The Pearce Collections at Navarro College main page | How the Collection Began
New Acquisitions | New Acquisitions | Artists Represented | Contact Information | Resources

Buck McCain

Spirit Painter, Oil, 30" x 24"©

The Invocation, Bronze,©

On display in front of the Cook Arts, Science, and Technology Center

Buffalo Dancer, Oil, 48" x 30"©


Buck McCain is and always will be a westerner. He grew up as a fifth generation cattle rancher on a large spread located between San Diego and El Centro. He acquired his love of vast landscapes, native people, and nature’s moods early in his life. A profile on him in Cowboy’s and Indians magazine said he has “western life running through his veins”. He knows the people, their spirit and natures, having paid his dues in the hot sun of a sprawling family ranch.

He studied pre-med and philosophy at the University of San Diego and Imperial Valley College in El Centro. He later attended the University of Guadalajara Insituto de Artes Plasticas in Mexico. However, when he turned to art in his 20s, he was basically self-taught. He has been painting since 1968, and in 1971 visited Santa Fe as part of a crew for a movie that never was made. He fell in love with New Mexico and its opalescent light and lived there for nine years.

During that time his subject matter included cowboy life, Indians, landscapes, and classical nudes, inspired by a year spent painting in Europe.

Although critics in Santa Fe tried to pigeonhole his work, they never could. Winning the prestigious Franklin Mint Gold Medal Award for painting in 1974 marked a turning point in McCain’s career. In 1976, McCain began sculpting and critics say switching from oils to bronzes seems to lend his work vitality and freshness. He says, “Thank God I get to paint the West.” He adds, “I would be just half an artist without both sculpting and painting in my life. I paint the world as it should be and I strive to reach universal truths in all I create by exploring timeless themes and emotions.”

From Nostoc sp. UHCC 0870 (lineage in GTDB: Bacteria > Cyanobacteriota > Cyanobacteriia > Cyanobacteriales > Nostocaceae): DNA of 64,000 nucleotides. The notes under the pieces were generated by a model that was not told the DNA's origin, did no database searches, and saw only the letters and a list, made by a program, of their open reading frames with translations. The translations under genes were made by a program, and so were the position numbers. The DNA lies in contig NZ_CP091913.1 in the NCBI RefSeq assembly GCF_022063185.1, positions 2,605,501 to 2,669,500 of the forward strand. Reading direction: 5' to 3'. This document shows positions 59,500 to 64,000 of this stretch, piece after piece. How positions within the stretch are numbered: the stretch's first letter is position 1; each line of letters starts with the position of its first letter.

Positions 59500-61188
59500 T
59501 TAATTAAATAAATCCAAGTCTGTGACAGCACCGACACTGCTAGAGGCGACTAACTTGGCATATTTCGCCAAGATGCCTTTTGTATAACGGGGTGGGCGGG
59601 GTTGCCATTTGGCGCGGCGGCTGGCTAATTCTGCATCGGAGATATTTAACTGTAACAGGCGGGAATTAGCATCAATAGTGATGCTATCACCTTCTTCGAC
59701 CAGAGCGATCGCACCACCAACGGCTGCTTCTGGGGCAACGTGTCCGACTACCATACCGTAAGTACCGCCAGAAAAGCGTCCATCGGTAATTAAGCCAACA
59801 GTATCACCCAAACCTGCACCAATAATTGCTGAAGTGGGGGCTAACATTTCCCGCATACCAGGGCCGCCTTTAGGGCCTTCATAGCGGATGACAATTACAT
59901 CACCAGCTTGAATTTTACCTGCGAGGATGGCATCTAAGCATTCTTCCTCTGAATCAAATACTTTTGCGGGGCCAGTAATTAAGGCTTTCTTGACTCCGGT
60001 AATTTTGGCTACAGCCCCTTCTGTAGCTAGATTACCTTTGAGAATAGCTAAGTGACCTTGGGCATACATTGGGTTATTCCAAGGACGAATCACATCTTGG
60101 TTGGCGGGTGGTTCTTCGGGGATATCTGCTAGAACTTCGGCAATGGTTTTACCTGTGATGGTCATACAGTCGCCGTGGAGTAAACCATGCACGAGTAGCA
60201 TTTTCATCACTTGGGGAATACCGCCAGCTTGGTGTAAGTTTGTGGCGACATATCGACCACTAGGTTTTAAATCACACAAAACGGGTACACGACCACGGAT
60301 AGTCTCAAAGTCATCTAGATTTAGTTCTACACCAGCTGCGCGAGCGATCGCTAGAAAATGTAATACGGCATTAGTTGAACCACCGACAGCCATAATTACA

McCain’s work has been profiled in Southwest Art, Sculpture Review, Sunset, Western Horseman, The Equine Image, and Architectural Digest, among other numerous publications. In the Cowboys and Indians profile he was quoted as saying, “The American West is a world class phenomenon. The ethic of the cowboy is so profound – hard work, honesty, stewardship of the land, and patriotism. The fascination of the non-Indian for the Indian will always exist, because the Indians and their cultures are just so magnificent and beautiful.”

He believes his work is compelling to people, not just those who grew up in the West, and says it all goes back to mythology. “We are in the process of living and inventing our own mythology, and it’s still new, still growing. Our western experience just isn’t past tense yet. The interesting thing is that it’s not cowboys and Indians who are inventing it, but rather artists and writers. The West is being passed down from real life into legend.

Source: , available online from






©Navarro College Library and Learning Resource Center
Navarro College, Corsicana, Texas. Site last updated January 2004.